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The Advent of Benchmarking Sustainability

3p Contributor | Tuesday June 29th, 2010 | 0 Comments

By Derrick Mains

Just a few years ago, sustainability was a PROFITS, planet and people movement focused on financial ROI and tangible, calculable bottom-line benefits. But an evolution has taken place. Businesses are now starting to recognize that green is multidimensional. It isn’t just a coupling of a reduced carbon footprint and ROI, it is about seeing you and your business from a global perspective, understanding impact and recognizing people as an intricate part of the shift toward sustainability.

Currently there are three separate indicators that are used to determine the sustainability of a company: Key Financial Performance Indicators (KPI’s), Environmental Performance Indicators (EPI’s) and finally, Social Performance Indicators (SPI’s). (Profits, planet and people, respectively.)

Yet the challenge with using traditional metrics in determining the sustainability of a company is that the data is static. To calculate how a company is performing you need to look at their past CSR reports, their current press releases and in the case of BP, the evening news.

Last fall BP was a darling of the market, being listed as number 18 on the prestigious NASDAQ OMX CRD Global Sustainability 50 Index that looks at hundreds of variables to determine overall sustainability. This spring, BP’s name and reputation have, understandably, disappeared.

Let’s equate this to something personal. We all know someone whose indicators were strong:  They were in great shape, exercised, ate well and then all of a sudden – heart attack. In health as in business, sometimes the only way to know what went wrong is to conduct an autopsy, when the consequences of not knowing and not acting are too late.

What businesses need today is an EKG. They need to know when trouble is coming before it arrives, giving them time to mitigate risk before the company has a heart attack and needs surgery, or worse yet, an autopsy (unfortunately accidents happen and sometimes the odds are against us – but it’s a whole lot better to play in favor of the odds).

BP’s indicators had always been strong, but in a world of multi-tasking, high-stress workplaces, an overwhelming focus on ROI, and where open communication and reasonable challenges to management were ignored, the roulette wheel did not spin in BP’s favor.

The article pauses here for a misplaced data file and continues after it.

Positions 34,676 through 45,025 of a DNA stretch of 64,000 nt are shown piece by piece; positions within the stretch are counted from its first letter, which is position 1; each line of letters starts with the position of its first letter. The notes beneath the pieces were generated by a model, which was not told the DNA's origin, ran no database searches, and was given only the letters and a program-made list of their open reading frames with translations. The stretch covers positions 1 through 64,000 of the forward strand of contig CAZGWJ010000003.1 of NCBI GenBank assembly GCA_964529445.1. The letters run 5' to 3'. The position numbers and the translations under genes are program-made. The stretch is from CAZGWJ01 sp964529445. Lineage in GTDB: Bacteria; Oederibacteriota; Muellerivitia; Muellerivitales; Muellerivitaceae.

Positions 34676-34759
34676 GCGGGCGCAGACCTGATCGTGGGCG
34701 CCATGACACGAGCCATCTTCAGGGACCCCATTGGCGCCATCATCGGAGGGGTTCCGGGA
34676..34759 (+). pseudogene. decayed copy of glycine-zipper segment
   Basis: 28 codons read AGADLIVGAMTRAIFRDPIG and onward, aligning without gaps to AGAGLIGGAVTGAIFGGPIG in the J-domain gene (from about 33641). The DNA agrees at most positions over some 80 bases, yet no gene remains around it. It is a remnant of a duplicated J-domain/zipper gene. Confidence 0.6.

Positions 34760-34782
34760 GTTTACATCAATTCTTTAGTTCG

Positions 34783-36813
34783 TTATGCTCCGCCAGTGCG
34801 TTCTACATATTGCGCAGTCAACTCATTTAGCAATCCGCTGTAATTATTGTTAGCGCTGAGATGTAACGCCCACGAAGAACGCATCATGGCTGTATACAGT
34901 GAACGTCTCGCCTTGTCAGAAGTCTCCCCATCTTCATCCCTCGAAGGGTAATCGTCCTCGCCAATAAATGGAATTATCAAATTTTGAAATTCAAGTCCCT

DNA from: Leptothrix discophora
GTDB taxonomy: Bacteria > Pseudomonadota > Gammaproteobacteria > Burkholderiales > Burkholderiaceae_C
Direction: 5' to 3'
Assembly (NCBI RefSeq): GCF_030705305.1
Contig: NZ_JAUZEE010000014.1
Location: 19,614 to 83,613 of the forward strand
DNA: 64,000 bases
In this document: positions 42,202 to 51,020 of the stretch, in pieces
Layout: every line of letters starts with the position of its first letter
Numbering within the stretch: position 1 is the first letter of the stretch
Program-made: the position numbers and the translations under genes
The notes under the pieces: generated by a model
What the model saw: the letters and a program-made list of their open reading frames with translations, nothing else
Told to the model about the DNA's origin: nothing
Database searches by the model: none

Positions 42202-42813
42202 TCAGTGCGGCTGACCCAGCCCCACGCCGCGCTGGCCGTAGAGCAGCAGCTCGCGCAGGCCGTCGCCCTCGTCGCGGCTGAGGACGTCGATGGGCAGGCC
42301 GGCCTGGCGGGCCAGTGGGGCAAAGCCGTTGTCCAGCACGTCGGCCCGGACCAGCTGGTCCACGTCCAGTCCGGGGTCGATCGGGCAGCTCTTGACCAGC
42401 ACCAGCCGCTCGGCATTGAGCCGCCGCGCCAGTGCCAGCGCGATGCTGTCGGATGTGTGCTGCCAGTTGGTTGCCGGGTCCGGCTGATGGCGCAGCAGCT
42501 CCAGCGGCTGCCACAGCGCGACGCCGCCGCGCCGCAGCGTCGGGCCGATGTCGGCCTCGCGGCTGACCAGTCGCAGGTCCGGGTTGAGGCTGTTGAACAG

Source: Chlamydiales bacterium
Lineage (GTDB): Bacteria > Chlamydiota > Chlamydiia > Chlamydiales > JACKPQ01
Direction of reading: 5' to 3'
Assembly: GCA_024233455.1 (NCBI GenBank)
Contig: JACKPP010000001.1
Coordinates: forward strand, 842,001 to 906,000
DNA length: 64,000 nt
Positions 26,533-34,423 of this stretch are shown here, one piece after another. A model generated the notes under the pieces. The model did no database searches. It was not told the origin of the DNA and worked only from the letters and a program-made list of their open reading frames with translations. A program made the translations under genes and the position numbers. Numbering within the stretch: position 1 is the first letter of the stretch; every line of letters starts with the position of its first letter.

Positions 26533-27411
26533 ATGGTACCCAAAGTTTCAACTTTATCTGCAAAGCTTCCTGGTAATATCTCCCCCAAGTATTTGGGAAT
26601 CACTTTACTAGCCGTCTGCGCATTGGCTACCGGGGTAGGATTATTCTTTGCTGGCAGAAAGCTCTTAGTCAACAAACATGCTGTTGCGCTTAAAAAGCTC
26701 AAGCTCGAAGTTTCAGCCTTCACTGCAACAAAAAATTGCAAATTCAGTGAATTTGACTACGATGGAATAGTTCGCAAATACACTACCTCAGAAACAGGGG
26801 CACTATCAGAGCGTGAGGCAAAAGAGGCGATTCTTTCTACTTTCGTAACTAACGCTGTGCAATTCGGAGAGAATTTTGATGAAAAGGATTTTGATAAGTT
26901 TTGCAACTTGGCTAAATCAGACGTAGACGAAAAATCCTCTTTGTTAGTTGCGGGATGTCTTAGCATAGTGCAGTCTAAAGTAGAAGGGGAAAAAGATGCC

So what can you do to give your business a check-up, to take the pulse of the company, to benchmark where you are today and to know where the indicators point?

Unless you are a public company with deep pockets and a demand for heavy transparency and indexing against competitors, you might not have a place to start – so benchmark against yourself.

You can start by simply assessing what you have – remember, you can’t improve what you don’t measure. First, look back one (or preferably two) years at your usage of energy, waste and water. What factors affected any changes (layoffs, expansion, increased revenues) and what factors will continue to have an effect on an ongoing basis? Some companies are much more transparent with the media and shareholders than they are with their employees. Don’t be afraid to share your data with the people who make up your company, because the truth is: They are one of the biggest indicators of the health of your company (from an economic, environmental and risk perspective). Ask them for suggestions on improvement, incent them for taking action and then turn around and do the same with your customers. Once you have a baseline, you have something to measure and track your progress against. Track it often and compare to performance indicators that others publish. Honesty is the best policy, and showing the market that you are benchmarking and improving your efforts toward sustainability is a step toward increased brand loyalty from your customers and employees.

Increased regulation is coming, and as you can imagine, industries like offshore drilling are going to experience a brunt of new safety, procedural and production regulation. Compliance can come from a corporate level, but to sustain sustainability, there must be a cultural change of transparency, accountability and engagement-a shift toward PEOPLE, planet and profits.

Derrick Mains is the CEO of GreenNurture, a corporate sustainability software company that empowers the people to make environmental change in the workplace. Derrick can be reached at Derrick@greennurture.com and followed on Twitter at @enviralmentalst. www.greennurture.com

[Image Credit: Alan Shaw]


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